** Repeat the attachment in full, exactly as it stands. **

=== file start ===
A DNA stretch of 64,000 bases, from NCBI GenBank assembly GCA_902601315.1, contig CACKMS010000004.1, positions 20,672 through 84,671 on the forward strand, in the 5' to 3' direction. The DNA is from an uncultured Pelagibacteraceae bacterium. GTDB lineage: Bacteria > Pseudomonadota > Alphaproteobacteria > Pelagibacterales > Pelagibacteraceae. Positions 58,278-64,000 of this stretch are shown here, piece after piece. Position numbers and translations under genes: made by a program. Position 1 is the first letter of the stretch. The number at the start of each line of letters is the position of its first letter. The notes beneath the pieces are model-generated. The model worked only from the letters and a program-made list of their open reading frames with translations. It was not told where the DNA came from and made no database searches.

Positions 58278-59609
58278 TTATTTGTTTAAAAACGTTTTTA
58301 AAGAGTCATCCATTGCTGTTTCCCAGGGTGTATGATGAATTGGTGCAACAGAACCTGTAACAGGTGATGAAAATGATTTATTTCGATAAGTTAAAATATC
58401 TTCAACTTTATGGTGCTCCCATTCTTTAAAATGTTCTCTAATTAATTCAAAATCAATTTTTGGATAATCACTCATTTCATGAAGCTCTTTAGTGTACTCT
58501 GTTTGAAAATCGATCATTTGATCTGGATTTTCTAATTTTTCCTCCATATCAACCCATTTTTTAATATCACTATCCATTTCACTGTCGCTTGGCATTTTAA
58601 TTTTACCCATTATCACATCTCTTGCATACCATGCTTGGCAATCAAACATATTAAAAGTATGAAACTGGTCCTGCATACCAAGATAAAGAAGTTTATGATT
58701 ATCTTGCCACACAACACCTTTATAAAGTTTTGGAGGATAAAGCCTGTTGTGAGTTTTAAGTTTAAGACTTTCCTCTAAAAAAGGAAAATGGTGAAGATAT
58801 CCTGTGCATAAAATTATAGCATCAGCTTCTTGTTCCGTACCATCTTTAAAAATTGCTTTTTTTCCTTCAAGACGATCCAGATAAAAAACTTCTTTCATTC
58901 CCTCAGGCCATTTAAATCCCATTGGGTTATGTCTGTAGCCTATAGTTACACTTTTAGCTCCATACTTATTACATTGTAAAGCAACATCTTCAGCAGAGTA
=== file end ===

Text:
A DNA stretch of 64,000 bases, from NCBI GenBank assembly GCA_902601315.1, contig CACKMS010000004.1, positions 20,672 through 84,671 on the forward strand, in the 5' to 3' direction. The DNA is from an uncultured Pelagibacteraceae bacterium. GTDB lineage: Bacteria > Pseudomonadota > Alphaproteobacteria > Pelagibacterales > Pelagibacteraceae. Positions 58,278-64,000 of this stretch are shown here, piece after piece. Position numbers and translations under genes: made by a program. Position 1 is the first letter of the stretch. The number at the start of each line of letters is the position of its first letter. The notes beneath the pieces are model-generated. The model worked only from the letters and a program-made list of their open reading frames with translations. It was not told where the DNA came from and made no database searches.

Positions 58278-59609
58278 TTATTTGTTTAAAAACGTTTTTA
58301 AAGAGTCATCCATTGCTGTTTCCCAGGGTGTATGATGAATTGGTGCAACAGAACCTGTAACAGGTGATGAAAATGATTTATTTCGATAAGTTAAAATATC
58401 TTCAACTTTATGGTGCTCCCATTCTTTAAAATGTTCTCTAATTAATTCAAAATCAATTTTTGGATAATCACTCATTTCATGAAGCTCTTTAGTGTACTCT
58501 GTTTGAAAATCGATCATTTGATCTGGATTTTCTAATTTTTCCTCCATATCAACCCATTTTTTAATATCACTATCCATTTCACTGTCGCTTGGCATTTTAA
58601 TTTTACCCATTATCACATCTCTTGCATACCATGCTTGGCAATCAAACATATTAAAAGTATGAAACTGGTCCTGCATACCAAGATAAAGAAGTTTATGATT
58701 ATCTTGCCACACAACACCTTTATAAAGTTTTGGAGGATAAAGCCTGTTGTGAGTTTTAAGTTTAAGACTTTCCTCTAAAAAAGGAAAATGGTGAAGATAT
58801 CCTGTGCATAAAATTATAGCATCAGCTTCTTGTTCCGTACCATCTTTAAAAATTGCTTTTTTTCCTTCAAGACGATCCAGATAAAAAACTTCTTTCATTC
58901 CCTCAGGCCATTTAAATCCCATTGGGTTATGTCTGTAGCCTATAGTTACACTTTTAGCTCCATACTTATTACATTGTAAAGCAACATCTTCAGCAGAGTA